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Equal protection of the laws refers to the idea that all people must be treated equally by the laws. In other words, there cannot be laws that are different for one group of people than for some other group of people. This sounds simple, but it is not really that simple or straightforward.
For example, we have laws that say that women may not serve in combat positions in the military. This clearly does not treat men and women the same. We also have laws that say that people of the same sex may not marry one another. This does not treat them the same as people who wish to marry members of the opposite sex. However, both of these laws remain valid.
So the courts have to figure out which classifications are valid and which are not -- when is it okay to treat different groups of people different before the law.
The Fourteenth Amendment to the U.S. Constitution includes the so called, “Equal Protection Clause” which provides that states may not deny people the equal protection of the laws. The practical effect of this has been not the outright abolition of any law that treats different people differently, but rather to expose such laws to judicial scrutiny which may then lead to a declaration that they are unconstitutional and therefore, void.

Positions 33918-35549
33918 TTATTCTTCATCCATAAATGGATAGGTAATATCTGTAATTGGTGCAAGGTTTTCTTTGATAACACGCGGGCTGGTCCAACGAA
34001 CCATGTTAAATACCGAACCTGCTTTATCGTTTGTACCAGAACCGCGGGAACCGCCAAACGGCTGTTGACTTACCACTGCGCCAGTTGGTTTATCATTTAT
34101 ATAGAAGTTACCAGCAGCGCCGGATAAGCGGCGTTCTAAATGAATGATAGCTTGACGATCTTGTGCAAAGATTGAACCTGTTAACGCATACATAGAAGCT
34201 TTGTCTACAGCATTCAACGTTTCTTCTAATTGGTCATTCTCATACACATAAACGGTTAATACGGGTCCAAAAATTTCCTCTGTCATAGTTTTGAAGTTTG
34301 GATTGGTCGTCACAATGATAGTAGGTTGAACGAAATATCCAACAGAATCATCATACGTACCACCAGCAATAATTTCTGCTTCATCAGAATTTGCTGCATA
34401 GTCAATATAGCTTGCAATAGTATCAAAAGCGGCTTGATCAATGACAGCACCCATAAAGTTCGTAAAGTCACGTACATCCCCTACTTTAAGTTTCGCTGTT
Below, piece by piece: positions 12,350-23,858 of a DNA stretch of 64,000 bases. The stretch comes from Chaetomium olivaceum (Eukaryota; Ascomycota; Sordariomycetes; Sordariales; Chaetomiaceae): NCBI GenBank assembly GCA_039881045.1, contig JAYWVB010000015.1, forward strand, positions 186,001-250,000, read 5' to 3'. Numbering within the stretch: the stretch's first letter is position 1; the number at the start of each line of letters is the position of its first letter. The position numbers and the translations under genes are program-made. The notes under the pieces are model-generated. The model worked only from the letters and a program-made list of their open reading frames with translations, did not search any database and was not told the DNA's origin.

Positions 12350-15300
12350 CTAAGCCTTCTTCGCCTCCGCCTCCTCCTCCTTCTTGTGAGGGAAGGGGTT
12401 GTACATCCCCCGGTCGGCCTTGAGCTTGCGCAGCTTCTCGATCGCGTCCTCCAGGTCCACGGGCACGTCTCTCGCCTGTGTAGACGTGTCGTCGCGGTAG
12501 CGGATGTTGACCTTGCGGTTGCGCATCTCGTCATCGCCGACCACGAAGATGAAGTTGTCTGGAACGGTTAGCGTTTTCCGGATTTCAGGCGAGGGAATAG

The court has given rise to different levels of scrutiny that will be applied when a law appears to violate the equal protection clause. Laws which treat people differently on the basis of race, religion, or national origin, or which burden fundamental rights, receive the highest level of judicial scrutiny. These are almost always struck down. Laws which treat people differently because of gender or illegitimacy receive slightly lower levels of scrutiny. There are, after all, real and legitimate differences between men and women and the government may well have valid reasons for wanting to treat people differently based upon these differences (for example, a major division in the way laws treat men versus women may be based upon the fact that only women are capable of becoming pregnant.)
Finally, the lowest level of scrutiny relates to laws which treat people differently but do not do so on the basis of one of the suspect classes (race, religion, national origin, gender, etc.) and do not burden fundamental rights. This lowest level of scrutiny demands only that the government advance some rational basis for the law at issue. This "rational basis" scrutiny is historically easy to defend against, but the government will not always be successful. For example, if a state cannot prove that its anti-sodomy law has any basis other than an irrational fear and hatred of homosexuals, that law will not pass even the rational basis test.
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